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Proceedings of the Convention, of the Colored Freemen of Ohio, Held in Cincinnati, January 14, 15, 16, 17 and 19, 1852.

1852OH.12.pdf

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285

OHIO, 1852

even security! After a while, if your oppressors do not knock off your chains, you will outgrow them! And may God defend the right! Your ob't serv't.

C.M. Clay.

Messrs. J. I. Gaines, John Jackson, and others, Com, &c.


Washington, December 31, 1851.

Gentlemen:--Your letter of the 17th inst, informed me that the colored people of Ohio propose to hold a State Convention at Cincinnati in the month of January ensuing, "to adopt such measures as are best calculated to enhance their moral, social and political interests," and you are pleased to ask my views "as regards the present position, and future prospects of the colored race in this country."

You submit to me a great problem. Its terms include the colored population alone. But I presume you would not exclude from contemplation the welfare of the white race, so far as that can be promoted by a full regard for the rights of the blacks. Fortunately, however, I believe there is no real conflict of interests between the races. The eternal laws of justice and right would promote the welfare of both. If either resists these laws, it will deserve, and must ultimately receive, an avenging retribution.

The "colored race of this country" now numbers nearly four millions of people. More than three-fourths of this number are in the lowest political and civil condition known to the human race. They are Slaves--a word that includes all woes and wrongs. They are denied all political rights. They are cut off from all civil rights. They can hold no property, but are themselves held as property,. They have no marital or conjugal rights; no parental or filial rights; but husband and wife, parent and child, may be torn from each other, under the most agonizing of circumstances, and from the wickedest and meanest of motives--lust, cupidity, or revenge. The slave has no right of reputation or character. He may be ridiculed, traduced, villified, to any extent, and without any possibility of redress. The laws of the Slave States, so far from securing to the slave any intellectual rights, absolutely build a wall of darkness around him, so that no ray of knowledge can illumine his soul, except such as the master desires for his own profit. In a land also, of professed Christianity, and among a people who call themselves Christian, the slave is without any moral or religious rights. His capabilities of virtue are developed only so far as virtue is profitable or convenient; and when his vices are supposed to be more profitable than his virtues, they only are cultivated. There is no such thing as religious freedom for the slave; for where there is no knowledge there can be no freedom. There is no such thing as free agency for a slave; for his body and limbs are at the control of his master, and his soul, in the blindness of its ignorance, is like any blind creature, under the dominion of its leaders. Thus, all the most precious and sacred relations of a human being to his fellow-beings, to nature and to God, are obliterated by slavery. True, it is said, that the institution of slavery permits the soul of the slave to be enlightened sufficiently to be saved, so that a wretched existence this side of the grave, may be followed by a happy one beyond it. But is this any thing more than saying, that it is impossible for the wickedness of man to send forward its cruelties into eternity, and there wholly to thwart and cancel the goodness of God.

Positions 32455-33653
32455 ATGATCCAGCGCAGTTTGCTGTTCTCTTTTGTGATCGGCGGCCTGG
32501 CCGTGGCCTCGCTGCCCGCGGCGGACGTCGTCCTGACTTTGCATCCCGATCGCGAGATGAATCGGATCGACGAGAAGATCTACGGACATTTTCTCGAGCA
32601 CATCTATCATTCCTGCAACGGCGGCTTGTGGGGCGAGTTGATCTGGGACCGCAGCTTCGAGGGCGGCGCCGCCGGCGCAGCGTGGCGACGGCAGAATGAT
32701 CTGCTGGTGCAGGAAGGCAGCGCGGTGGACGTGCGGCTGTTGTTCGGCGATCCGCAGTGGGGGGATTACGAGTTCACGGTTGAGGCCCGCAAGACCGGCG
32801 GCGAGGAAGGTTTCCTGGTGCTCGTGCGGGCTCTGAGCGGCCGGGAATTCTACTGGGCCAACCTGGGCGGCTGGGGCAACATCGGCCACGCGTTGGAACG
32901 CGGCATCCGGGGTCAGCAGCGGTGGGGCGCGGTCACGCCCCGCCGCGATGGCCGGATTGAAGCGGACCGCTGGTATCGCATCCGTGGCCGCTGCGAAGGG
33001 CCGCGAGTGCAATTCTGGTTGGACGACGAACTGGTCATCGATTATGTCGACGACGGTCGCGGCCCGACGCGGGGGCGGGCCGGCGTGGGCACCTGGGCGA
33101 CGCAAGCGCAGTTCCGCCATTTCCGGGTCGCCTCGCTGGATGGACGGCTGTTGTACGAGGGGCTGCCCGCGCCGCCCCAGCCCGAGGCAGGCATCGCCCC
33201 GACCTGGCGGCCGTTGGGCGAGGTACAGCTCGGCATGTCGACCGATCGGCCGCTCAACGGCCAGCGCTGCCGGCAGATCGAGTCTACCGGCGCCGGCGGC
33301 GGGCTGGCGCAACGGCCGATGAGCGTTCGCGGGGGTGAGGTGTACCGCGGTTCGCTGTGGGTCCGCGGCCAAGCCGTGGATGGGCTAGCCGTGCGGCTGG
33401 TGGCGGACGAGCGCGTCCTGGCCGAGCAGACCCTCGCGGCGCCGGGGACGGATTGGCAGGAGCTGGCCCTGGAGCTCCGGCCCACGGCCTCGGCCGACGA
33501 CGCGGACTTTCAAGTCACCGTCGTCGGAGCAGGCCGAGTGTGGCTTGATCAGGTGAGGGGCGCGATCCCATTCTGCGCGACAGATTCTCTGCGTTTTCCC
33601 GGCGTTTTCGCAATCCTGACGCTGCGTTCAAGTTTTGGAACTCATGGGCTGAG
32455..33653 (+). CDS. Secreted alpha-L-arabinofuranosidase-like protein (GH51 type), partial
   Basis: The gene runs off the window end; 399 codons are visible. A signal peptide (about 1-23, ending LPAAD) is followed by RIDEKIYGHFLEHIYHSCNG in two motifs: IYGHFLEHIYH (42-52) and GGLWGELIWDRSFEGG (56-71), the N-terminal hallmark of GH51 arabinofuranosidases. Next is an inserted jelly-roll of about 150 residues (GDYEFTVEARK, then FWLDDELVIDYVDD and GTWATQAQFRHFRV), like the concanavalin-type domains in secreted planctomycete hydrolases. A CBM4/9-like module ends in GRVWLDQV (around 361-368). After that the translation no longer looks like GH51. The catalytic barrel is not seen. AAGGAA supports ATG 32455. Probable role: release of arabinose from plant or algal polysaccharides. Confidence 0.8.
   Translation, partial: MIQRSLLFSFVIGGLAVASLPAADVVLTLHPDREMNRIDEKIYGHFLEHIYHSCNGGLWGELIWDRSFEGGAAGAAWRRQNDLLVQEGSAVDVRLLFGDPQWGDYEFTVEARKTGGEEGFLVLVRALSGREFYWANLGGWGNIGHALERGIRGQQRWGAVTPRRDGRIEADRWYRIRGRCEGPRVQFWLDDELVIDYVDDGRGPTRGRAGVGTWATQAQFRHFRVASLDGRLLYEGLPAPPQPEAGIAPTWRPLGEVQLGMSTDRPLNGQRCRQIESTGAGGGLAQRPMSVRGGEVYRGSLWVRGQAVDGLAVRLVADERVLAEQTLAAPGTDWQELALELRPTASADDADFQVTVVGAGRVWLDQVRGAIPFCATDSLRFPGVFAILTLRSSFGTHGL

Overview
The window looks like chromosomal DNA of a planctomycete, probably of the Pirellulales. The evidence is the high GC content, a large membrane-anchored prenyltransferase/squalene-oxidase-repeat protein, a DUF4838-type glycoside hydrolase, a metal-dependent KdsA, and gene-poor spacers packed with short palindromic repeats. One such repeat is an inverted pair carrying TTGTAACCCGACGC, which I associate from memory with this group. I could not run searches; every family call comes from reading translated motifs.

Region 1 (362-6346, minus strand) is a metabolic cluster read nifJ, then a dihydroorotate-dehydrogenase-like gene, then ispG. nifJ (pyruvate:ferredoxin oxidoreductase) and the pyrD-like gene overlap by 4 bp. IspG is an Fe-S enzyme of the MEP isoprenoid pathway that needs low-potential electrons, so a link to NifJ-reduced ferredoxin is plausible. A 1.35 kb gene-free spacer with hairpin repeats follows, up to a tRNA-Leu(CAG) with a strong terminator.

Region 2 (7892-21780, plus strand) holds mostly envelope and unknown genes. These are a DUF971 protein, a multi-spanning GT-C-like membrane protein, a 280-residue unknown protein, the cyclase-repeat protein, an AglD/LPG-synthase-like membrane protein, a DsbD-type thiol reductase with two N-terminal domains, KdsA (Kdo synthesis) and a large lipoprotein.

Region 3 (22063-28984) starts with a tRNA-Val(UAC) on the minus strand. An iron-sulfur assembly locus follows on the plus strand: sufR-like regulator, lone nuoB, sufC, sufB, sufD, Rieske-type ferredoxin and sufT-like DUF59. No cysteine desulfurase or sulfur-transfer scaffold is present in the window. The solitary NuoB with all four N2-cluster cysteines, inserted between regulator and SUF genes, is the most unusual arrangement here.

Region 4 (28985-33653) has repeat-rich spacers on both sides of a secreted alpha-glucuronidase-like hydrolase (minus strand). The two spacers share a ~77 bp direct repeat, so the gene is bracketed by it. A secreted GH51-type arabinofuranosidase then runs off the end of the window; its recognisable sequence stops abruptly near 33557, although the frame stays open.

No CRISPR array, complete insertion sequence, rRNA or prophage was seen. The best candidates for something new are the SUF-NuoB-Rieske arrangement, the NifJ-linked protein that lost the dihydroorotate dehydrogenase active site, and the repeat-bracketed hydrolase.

The residue of the colored population of the United States, is in a condition vastly superior to that of the slaves, though still immeasurably below the position which they are entitled, and, as I believe, destined to fill.

Now, as one of the points of your letter regards the "future prospects of the race," it involves a consideration of the means which may be brought to bear upon those prospects, and to determine what they shall be.

I shall only attempt to throw our a few hints on this great subject.

In the first place, I think it neither probable nor desirable that the African race should die out, and leave that part of the earth to which they are native or indigenous, to the Caucasian or any other of the existing races. There are vegetable and animal races which we may lawfully desire to see supplanted by other kinds of vegetable or animal growths; nay, there are tribes of the human family, whose existence we may not wish to see continued, provided always, that they dwindle and reture in a natural way, and without the exercise of violence or injustice to expel them from the earth. But writers

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